It sounded like the magic was working! Thompson was “mobbed by voters,” Kornblut wrote—and some were carrying homemade signs encouraging the crediblesumbitch to run. Thompson “showed off the advantages he would enjoy as a celebrity” if he entered the race, Kornblut said. Later, she returned to her theme. “At the fair, [Thompson] was the fourth star-powered candidate to appear in three days,” she wrote, “and he drew at least as large a gathering as Giuliani had two days earlier.”

It sounded like the magic was working. But was Thompson mobbed when he went to the fair? Kornblut is becoming one of our least reliable campaign “reporters;” for that reason, we couldn’t help wondering about her upbeat opening paragraph. Meanwhile, the photos which appeared in the Post and the Times didn’t seem to show the bighandsomelug being mobbed. In both papers, photos showed Thompson walking through the fairgrounds. But no voters appeared in the photos at all—just a few cameramen and photographers. Nor did Susan Sauly say much, in her Times report, to suggest that Ole Fred had been mobbed.

Did Thompson get mobbed when he went to the fair? We’ll admit it—we were curious. Because we’ve been struck by Kornblut’s work of late, we decided to check a local source—a place where reporters might not imagine themselves to be novelists. In the Des Moines Register, reporter Thomas Beaumont observed Thompson’s visit—and he even used numbers in his report. Does the following sound like a “mob?” This is what Beaumont reported:
BEAUMONT (8/18/07): Thompson did not venture beyond Des Moines during his caucus-state debut...

Most of his time was spent in the center of a media swarm at the fair. The likely candidate was a guest on WHO radio and later addressed more than 100 supporters and curious fairgoers—plus about 50 reporters—at The Des Moines Register's Soapbox.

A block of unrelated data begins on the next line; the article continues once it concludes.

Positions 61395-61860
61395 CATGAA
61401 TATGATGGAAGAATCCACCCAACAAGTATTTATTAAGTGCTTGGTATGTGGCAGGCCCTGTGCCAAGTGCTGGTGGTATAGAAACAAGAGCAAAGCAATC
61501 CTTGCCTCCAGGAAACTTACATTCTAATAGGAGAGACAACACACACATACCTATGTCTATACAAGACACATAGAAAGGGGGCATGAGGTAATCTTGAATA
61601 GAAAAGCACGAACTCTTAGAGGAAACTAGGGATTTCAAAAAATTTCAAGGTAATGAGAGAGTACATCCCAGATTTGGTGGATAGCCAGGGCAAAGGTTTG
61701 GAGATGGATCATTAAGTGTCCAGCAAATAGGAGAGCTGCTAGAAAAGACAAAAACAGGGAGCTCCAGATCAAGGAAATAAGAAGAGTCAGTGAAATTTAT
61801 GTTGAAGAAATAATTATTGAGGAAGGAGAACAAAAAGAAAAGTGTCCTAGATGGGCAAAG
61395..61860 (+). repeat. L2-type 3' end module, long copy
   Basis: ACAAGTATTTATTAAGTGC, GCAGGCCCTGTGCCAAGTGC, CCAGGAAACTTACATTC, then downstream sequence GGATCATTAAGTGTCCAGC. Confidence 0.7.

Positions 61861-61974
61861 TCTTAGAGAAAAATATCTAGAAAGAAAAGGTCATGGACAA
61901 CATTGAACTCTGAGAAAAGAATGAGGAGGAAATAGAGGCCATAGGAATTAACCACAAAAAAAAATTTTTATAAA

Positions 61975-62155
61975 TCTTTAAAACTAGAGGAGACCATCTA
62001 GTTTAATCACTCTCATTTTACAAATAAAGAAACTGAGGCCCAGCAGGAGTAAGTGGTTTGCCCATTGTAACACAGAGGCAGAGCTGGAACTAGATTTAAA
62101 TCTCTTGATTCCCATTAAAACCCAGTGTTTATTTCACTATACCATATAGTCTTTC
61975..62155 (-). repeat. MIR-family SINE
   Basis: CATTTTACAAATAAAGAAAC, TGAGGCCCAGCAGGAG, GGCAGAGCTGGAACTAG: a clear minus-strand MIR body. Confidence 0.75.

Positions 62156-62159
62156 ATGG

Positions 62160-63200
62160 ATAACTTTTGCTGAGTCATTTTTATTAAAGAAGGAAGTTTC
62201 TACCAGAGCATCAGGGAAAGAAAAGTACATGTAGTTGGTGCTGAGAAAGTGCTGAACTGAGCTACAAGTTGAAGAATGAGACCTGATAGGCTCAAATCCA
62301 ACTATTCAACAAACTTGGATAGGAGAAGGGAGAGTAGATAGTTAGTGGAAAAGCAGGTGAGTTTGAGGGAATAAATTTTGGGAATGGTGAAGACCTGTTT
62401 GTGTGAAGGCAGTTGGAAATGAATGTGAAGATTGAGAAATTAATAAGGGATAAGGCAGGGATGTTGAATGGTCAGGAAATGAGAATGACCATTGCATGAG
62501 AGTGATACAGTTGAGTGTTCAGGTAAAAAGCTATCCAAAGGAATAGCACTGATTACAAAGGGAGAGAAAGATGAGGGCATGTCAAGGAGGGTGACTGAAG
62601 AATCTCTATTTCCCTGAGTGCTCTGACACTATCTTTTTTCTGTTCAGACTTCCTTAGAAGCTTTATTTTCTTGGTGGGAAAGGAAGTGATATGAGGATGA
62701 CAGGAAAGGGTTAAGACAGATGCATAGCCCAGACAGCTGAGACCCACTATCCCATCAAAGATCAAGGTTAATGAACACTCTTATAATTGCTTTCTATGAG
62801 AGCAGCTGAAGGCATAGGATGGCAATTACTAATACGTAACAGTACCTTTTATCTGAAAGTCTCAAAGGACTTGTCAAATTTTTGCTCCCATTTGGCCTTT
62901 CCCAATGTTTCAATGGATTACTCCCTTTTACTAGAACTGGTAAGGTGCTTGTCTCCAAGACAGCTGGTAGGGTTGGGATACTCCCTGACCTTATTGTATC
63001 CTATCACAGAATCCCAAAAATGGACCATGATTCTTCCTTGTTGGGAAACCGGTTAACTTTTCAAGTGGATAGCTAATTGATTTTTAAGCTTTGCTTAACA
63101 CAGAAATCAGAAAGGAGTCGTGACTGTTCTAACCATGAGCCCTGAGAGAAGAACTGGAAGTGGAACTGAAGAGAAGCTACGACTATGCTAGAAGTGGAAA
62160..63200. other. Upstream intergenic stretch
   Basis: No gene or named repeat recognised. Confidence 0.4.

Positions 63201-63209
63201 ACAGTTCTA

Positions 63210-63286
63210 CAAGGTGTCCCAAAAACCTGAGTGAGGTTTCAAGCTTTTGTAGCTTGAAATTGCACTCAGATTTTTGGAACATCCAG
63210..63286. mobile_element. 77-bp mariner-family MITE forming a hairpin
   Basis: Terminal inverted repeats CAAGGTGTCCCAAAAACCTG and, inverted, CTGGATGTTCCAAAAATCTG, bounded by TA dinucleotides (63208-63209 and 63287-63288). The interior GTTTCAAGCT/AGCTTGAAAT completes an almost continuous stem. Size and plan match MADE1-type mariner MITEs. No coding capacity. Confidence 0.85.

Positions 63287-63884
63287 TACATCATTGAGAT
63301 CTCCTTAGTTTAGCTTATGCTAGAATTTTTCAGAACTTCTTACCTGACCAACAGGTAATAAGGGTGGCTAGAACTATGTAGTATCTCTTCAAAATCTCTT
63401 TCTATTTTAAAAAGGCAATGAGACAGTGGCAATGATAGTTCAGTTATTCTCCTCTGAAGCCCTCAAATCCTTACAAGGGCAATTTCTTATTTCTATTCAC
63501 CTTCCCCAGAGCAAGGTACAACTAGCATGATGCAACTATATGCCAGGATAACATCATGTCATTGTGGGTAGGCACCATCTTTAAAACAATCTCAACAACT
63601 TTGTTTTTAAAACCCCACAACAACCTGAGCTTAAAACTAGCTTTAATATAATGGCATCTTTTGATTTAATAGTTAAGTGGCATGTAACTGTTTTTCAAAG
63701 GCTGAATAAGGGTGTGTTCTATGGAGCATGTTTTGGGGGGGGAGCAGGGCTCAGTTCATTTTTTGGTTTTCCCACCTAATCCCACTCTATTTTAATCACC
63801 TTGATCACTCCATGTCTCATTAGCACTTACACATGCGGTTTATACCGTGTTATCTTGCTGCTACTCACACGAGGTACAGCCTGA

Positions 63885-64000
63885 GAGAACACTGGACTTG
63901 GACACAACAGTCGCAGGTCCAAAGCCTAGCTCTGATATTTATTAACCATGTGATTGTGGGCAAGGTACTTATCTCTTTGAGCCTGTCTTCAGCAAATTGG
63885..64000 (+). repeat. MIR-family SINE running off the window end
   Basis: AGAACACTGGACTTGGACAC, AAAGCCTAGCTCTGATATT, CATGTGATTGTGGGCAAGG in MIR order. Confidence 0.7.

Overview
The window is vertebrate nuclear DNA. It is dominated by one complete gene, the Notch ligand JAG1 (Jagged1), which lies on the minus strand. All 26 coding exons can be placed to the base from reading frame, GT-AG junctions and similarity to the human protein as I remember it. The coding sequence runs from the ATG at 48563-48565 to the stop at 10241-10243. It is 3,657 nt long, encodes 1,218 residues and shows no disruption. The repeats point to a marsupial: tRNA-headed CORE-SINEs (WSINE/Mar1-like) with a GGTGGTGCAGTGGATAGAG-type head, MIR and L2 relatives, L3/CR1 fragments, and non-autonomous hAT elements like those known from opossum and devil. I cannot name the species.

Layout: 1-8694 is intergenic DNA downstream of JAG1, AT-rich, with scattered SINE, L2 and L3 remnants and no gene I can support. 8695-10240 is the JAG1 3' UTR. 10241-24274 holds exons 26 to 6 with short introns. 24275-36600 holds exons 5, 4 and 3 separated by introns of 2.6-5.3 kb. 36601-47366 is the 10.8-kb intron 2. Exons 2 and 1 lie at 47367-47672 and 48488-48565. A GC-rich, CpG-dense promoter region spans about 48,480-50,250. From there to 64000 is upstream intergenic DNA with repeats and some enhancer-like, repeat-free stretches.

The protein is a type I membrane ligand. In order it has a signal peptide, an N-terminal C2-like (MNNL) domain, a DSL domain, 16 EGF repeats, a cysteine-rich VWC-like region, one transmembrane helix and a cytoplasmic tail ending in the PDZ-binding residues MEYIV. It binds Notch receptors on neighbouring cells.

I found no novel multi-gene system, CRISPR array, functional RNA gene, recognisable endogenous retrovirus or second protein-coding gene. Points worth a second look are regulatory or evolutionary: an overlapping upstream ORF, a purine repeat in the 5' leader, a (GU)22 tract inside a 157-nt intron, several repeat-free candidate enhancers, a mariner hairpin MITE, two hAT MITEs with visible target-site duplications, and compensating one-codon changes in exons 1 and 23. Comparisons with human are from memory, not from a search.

[...]

Thompson was recognized by dozens of fairgoers as he strolled the grounds with Sen. Charles Grassley, an Iowa Republican who has not endorsed any candidate for the 2008 caucuses.
According to Beaumont, Thompson “was recognized by dozens of fairgoers!” When he spoke, he “addressed more than 100 supporters and curious fairgoers—plus about 50 reporters.” None of that makes it sound like the bigfamoushunk was ever surrounded by much of a mob. But Thompson did get “swarmed” at the fair—by the media, Beaumont reported!

Who knows? Maybe that’s what Kornblut meant when she said he showed off his “advantages!”

Was Thompson “mobbed” when he went to the fair? Was he “showing off the advantages he would enjoy as a celebrity?” In fact, the Des Moines Register estimated the size of the crowds when three hopefuls spoke at the state fair’s “Soapbox” this week. Here’s what the paper reported:
Clinton: “About 500 supporters, onlookers, activists and reporters listened or asked questions during the 16-minute talk.”
Giuliani: “About 300 supporters and passers-by listened as Giuliani spoke for about 20 minutes.”
Thompson: “More than 100 people met Thompson at the event.”
Thompson’s advantage as a celebrity? He may draw crowds one-third the size of his main GOP rival!

Why did Kornblut begin her report with that upbeat, Fred-pimping piffle? We don’t have the slightest idea—but her editors ought to suggest that she stop. Last Thursday, her report on Giuliani and Clinton was awful (see THE DAILY HOWLER, 8/17/07). Her paean to Thompson’s bigassadvantage only continued to make us wonder what’s going on at the Post.